The structure also allows for more interesting storytelling. This episodic Hitman treats plots as layers to a real-life event, not as general arcs you’re force-fed when you pull the right levers on your way from A to B. In Paris, you have to seek out all the different happenings that occur simultaneously over roughly 30 minutes. That means picking and choosing when to make crucial interactions occur, and exploring the branching situations to their fullest. If you don’t nail the right order of operations, you’ll miss key moments and opportunities will disappear.
You can only drop a light fixture on Novikov when you know at what point he’ll be giving a speech on the fashion show runway, which you can glean by reading the backstage schedule while disguised as a makeup artist. If you want to take him out by both detonating a heat lamp and using a remote explosive, you have to orchestrate two separate meetings with the Russian agent Decker. (Thankfully the game lets you save at any point, so you don’t have to retread the beginning of the level every time.)
I made sure to slip in the cyanide pill before the first sip
And stumbling on some unexpected chain of action now feels more like unearthing a realistic secret. When I took out Dalia Margolis — Novikov’s wife and partner in crime — in plain sight, that meant her murder was reported to her husband. I got to witness Novikov's phone conversation five minutes later, in which he tells security not to call the police yet so they can better stage the scene and cover up the secret auction happening upstairs. A moment later, I mixed him his favorite drink, having learned the ingredients by following a member of the bar staff in the basement. I made sure to slip in the cyanide pill before Novikov took his first sip.
The format is not perfect. These levels are overwhelmingly massive and confusing. So much so that IO had to include hand-holding segments called "Opportunities" just to show players how to get around. However, this new take on Hitman addresses many of the shortcomings of the series’ previous game, Absolution. The latter title came very close to replicating the kind of mind-boggling scale we get with Paris and Sapienza, but confusingly tried to weave a narrative throughout.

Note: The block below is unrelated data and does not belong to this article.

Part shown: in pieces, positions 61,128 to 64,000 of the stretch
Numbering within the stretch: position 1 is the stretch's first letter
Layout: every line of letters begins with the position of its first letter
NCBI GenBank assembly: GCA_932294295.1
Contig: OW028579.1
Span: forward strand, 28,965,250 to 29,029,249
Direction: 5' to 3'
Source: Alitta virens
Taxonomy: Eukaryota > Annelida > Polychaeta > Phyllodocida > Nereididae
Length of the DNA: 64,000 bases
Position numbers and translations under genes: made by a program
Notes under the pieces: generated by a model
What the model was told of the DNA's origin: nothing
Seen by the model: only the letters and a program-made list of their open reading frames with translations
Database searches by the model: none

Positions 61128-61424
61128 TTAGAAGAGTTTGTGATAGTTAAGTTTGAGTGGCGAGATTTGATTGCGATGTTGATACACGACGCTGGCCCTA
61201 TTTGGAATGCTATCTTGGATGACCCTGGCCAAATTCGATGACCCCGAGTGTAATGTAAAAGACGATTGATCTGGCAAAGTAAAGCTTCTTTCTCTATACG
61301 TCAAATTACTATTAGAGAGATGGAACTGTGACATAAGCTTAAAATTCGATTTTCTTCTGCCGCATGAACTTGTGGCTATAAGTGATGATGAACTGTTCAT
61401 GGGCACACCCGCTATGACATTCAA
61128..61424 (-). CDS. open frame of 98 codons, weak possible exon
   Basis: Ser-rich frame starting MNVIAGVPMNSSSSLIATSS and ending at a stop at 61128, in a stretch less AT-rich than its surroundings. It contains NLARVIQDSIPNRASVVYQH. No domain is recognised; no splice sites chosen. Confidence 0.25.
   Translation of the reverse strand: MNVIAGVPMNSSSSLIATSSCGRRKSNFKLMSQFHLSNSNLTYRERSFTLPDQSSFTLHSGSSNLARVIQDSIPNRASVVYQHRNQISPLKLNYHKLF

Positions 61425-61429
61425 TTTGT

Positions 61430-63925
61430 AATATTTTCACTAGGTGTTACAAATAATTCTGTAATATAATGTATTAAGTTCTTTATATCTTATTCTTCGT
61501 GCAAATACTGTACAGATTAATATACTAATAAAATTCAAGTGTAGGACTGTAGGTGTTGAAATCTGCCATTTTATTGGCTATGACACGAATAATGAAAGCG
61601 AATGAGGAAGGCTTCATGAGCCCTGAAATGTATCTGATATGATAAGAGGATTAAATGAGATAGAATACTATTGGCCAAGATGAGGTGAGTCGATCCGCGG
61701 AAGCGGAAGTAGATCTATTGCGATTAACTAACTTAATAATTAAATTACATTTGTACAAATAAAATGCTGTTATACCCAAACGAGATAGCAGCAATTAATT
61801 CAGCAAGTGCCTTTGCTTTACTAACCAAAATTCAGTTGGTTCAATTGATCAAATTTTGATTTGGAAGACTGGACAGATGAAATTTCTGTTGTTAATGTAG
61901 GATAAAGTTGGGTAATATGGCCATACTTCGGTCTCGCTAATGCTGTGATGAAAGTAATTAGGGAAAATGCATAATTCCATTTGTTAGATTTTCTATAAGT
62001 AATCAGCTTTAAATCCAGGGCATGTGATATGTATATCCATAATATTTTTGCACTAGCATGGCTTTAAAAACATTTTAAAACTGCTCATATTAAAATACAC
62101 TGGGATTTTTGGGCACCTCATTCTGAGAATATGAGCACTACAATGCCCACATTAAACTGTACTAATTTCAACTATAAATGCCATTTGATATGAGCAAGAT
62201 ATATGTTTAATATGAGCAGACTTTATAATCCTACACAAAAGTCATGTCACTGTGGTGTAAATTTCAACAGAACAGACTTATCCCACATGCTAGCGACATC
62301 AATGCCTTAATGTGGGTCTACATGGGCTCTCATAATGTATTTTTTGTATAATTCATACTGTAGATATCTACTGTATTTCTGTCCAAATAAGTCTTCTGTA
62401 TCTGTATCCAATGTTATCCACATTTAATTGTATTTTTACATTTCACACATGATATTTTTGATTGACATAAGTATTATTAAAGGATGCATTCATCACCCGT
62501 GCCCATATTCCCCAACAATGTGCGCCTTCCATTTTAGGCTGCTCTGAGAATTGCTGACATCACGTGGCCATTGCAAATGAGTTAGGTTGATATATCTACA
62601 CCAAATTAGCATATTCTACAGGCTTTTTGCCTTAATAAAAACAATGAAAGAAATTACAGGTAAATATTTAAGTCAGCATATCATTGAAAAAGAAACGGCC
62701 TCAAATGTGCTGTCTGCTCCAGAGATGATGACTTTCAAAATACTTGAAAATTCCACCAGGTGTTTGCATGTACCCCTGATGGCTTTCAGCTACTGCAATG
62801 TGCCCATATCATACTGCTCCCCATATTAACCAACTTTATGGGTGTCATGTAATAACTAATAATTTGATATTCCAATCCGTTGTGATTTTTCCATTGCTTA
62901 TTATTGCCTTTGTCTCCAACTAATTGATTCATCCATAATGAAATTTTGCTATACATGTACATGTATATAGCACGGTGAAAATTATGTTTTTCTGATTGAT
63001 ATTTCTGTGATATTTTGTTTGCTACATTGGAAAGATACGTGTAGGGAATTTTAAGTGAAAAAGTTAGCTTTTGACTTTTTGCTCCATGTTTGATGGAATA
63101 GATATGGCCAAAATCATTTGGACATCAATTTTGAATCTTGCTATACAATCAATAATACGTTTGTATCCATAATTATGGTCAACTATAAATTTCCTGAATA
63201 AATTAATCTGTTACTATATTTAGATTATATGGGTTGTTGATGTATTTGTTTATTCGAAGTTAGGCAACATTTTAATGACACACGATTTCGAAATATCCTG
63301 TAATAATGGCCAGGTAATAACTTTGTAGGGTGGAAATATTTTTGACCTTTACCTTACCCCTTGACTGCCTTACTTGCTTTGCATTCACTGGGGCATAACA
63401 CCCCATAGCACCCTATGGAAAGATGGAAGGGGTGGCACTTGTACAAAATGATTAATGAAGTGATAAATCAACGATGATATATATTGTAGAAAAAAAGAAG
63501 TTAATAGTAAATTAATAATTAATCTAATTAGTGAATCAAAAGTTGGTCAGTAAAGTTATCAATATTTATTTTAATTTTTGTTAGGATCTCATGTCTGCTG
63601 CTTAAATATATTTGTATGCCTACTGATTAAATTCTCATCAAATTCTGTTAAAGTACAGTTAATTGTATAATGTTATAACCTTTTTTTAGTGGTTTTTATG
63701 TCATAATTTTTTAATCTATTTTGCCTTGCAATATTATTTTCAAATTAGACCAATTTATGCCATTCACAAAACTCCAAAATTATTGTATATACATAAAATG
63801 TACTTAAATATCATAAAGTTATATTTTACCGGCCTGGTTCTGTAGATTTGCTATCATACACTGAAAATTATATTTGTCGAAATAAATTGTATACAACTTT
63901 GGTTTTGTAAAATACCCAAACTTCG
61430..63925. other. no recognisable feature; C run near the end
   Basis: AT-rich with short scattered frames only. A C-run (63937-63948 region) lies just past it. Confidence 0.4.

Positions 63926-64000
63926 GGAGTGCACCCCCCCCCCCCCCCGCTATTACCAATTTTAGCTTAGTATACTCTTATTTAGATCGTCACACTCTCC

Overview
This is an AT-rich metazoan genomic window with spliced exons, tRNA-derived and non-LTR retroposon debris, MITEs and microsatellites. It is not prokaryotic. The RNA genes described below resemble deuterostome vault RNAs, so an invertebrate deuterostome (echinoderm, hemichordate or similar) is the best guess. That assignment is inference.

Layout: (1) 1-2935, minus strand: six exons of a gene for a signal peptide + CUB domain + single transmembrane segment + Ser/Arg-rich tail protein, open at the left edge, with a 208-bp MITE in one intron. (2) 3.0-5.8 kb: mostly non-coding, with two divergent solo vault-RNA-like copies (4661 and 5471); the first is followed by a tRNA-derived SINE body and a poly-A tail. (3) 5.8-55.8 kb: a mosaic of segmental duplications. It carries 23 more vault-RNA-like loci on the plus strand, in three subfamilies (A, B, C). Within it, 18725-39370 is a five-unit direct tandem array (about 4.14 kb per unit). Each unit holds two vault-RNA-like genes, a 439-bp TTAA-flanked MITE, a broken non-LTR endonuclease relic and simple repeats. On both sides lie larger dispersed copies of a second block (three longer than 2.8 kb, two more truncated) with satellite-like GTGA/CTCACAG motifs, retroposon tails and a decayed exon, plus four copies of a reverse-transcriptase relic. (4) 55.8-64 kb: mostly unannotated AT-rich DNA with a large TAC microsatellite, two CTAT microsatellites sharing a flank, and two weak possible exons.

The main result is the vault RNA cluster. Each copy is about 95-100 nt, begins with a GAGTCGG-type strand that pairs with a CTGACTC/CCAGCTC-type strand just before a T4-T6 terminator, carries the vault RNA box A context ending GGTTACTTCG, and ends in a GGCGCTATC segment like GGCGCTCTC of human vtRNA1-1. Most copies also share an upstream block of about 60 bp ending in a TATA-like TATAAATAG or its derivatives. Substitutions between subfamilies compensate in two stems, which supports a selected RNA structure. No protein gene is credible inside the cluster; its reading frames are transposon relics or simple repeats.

'Hitman: Absolution' left me feeling exhausted by the end of it
Absolution was a sandbox game that rewarded replaying missions, yet it’s plot pretended the game was a tight and linear action game experience. The weird narrative decisions made the whole affair feel lopsided even if it did have the main hallmarks of a good Hitman game. I felt exhausted by the end of it, having tried and failed to get the most out of its dizzying number of stages. I also felt like replaying the whole thing would be a masochistic experience, so I put it down and never picked it back up.
The new Hitman, however, both encourages and enables that kind of constant replaying by putting its focus on painstakingly designing just a few environments. I've also found that I enjoy the breathing room in between episodes — it gives me more room to explore. Each episode functions like a new contract Agent 47 undertakes in an exotic locale, and you can spend hours investigating all the tools at your disposal.
After having completed some of the more impressive challenges in Paris this past week, I felt I could finally boot up Sapienza and get started afresh. Within the first 10 minutes, I was already intimidated by the scale of the seaside town. There are 28 possible assassination styles. That’s not to mention a living, breathing city with its own narrative under the surface, all told through dozens of unique interactions. Even when disguised as a vacationer, Agent 47 never cracks a smile. Yet I’m excited. Where do I even begin?